Yorkshire (part one): Pickersgill Manor Farm

After visiting relatives in Cheshire for a couple of days, Owen and I began the main part of our holiday at Pickersgill Manor Farm near Silsden, on the outskirts of the Yorkshire Dales. Pickersgill is a working farm which is home to sheep, pigs, cattle, chickens and a duck. It has two large, comfortable B&B rooms, and we stayed in the one on the ground floor. The room was immaculate with a large en suite bathroom and beautiful views across the Yorkshire countryside (when the weather allowed it!) The photograph above was taken from the door to our room.

The breakfasts here are (literally) award winning and are cooked by Lisa, who runs the B&B while her husband Marcus runs the farm. Lisa and Marcus were friendly and welcoming, and breakfast is eaten at the family table in the kitchen. We were also invited in for tea and cake when we first arrived, which I thought was nice. A full English breakfast at Pickersgill includes, among other things, eggs from the farm’s chickens, sausages made with pork from its pigs and black pudding which is handmade locally (and which was some of the best black pudding I’ve ever tasted). On one of the days we were there we had porridge, which was lovely and creamy. I’m not sure if it was made with full fat milk or whether there was some cream in there but it was a good start to the day, especially with some local honey dolloped into it. We also sampled one of Lisa’s tray suppers on the first night we stayed there (as we didn’t really feel like venturing out). This was brought to our room and was a hearty roast lamb dinner followed by apple pie and custard (proper custard, made from scratch) and a jug of elderflower drink.

We ate at a few local restaurants after asking Lisa for recommendations- these included The Fleece in Addingham, which was lovely and cosy with friendly service and good, reasonably priced food. We’d incidentally eaten lunch earlier that day at another pub called The Fleece which was in Skipton. The name was the only similarity between the two places- our experience in The Fleece in Skipton involved walking into a pub which was eerily quiet (apart from one country music song which suddenly played over the speakers before everything went quiet again) and ordering something which was apparently a cheese toastie, but which was almost unrecognisably flattened and cooked to a greasy crisp. This was served with an enormous portion of chips in an apparent attempt to satisfy your appetite once you’d given up on the salty inedible sandwich.

On our last night at the farm, we ate at the Purple Garlic Indian restaurant in nearby Silsden. Again, the service here was friendly and welcoming and the food was excellent and very reasonably priced. Unfortunately, I couldn’t do justice to the generous portions (including onion bhajis the size of your fist), mainly because feeling under the weather had taken away my appetite and I couldn’t really taste anything properly. It was a real shame as I love curry and I hate wasting food- I’d have asked for a doggy bag if circumstances had allowed!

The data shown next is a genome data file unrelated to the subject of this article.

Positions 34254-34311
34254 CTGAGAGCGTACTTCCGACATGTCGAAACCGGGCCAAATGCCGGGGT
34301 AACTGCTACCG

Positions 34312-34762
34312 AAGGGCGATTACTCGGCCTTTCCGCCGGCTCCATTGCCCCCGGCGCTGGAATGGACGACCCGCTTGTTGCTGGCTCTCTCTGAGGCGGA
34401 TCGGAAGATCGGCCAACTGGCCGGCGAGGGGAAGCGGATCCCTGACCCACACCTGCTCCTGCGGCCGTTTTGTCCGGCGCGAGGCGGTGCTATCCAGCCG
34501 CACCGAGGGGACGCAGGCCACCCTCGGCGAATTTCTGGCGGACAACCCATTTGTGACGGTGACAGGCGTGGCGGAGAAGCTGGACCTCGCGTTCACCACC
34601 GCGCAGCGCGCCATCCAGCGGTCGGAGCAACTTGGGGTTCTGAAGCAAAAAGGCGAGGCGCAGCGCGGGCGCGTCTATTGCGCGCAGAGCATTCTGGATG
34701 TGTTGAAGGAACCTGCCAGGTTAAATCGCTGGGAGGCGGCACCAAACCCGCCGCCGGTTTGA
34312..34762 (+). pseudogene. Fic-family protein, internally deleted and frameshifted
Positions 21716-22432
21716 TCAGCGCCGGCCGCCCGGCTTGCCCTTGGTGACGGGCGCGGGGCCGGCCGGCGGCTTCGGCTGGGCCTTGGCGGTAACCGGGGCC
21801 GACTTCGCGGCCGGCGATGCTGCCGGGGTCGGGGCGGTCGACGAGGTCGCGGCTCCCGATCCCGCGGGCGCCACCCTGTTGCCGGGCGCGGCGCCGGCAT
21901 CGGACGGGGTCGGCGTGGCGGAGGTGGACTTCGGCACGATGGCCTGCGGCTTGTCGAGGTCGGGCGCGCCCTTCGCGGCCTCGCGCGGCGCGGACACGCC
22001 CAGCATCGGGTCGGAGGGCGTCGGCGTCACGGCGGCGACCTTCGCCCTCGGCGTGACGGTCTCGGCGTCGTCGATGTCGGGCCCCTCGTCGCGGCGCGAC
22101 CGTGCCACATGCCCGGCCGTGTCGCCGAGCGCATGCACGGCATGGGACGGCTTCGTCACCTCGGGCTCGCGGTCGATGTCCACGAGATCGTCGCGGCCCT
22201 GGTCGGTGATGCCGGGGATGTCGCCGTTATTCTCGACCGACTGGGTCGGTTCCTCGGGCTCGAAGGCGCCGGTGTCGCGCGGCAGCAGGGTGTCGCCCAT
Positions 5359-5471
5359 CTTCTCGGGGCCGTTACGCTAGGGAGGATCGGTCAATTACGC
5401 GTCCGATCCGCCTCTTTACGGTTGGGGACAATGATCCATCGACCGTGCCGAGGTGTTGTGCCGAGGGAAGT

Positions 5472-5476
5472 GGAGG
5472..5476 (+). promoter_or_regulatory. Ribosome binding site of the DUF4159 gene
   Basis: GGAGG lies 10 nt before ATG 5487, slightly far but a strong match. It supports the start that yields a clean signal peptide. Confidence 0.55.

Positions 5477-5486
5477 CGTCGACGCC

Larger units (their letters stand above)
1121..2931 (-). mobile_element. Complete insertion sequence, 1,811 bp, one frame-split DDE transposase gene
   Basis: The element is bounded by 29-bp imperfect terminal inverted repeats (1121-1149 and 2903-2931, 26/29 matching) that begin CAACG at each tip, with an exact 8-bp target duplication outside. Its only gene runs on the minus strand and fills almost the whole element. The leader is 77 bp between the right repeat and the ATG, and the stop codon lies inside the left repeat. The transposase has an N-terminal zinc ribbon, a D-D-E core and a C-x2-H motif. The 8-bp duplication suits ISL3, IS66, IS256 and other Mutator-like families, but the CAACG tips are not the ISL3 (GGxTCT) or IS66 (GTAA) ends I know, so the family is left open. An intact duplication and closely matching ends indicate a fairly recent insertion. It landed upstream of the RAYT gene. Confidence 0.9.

During this first bit of our holiday, we also visited Betty’s Tea Rooms in Ilkley. We had tea and cake (well, Owen had coffee and cake as he doesn’t drink tea because he’s odd) and it was all very civilised. This was another of Lisa’s recommendations- she’d mentioned at breakfast (while icing a cake, as you do) that she’d trained with Betty’s previously and said that it was a nice place to go on a wet day (which it was).

Apologies for the lack of pictures of food- I’m not really one for taking pictures of my food when I’m out and about but have a look at the websites if you’re interested or are looking for somewhere to stay or eat in Yorkshire!

To make up for the lack of food pictures, below are some photographs we took while walking the Ingleton Waterfall Trail. We walked the trail when I was feeling particularly snuffly and full of a cold, and had therefore only managed a bowl of Rice Krispies for breakfast. I really should have forced myself to have a bowl of porridge because the 8km walk nearly finished me off! It was very enjoyable though and the scenery was beautiful. It was also the only day the weather was good enough to do it while we were in that part of Yorkshire so I’m glad I sucked it up and just got on with it.

Tree trunk covered with coins.

Thornton Force- the most well-known waterfall on the Ingleton trail, which apparently provided inspiration for the artist William Turner.

The hump to the right of the picture is Ingleborough- one of the Yorkshire Dales Three Peaks.

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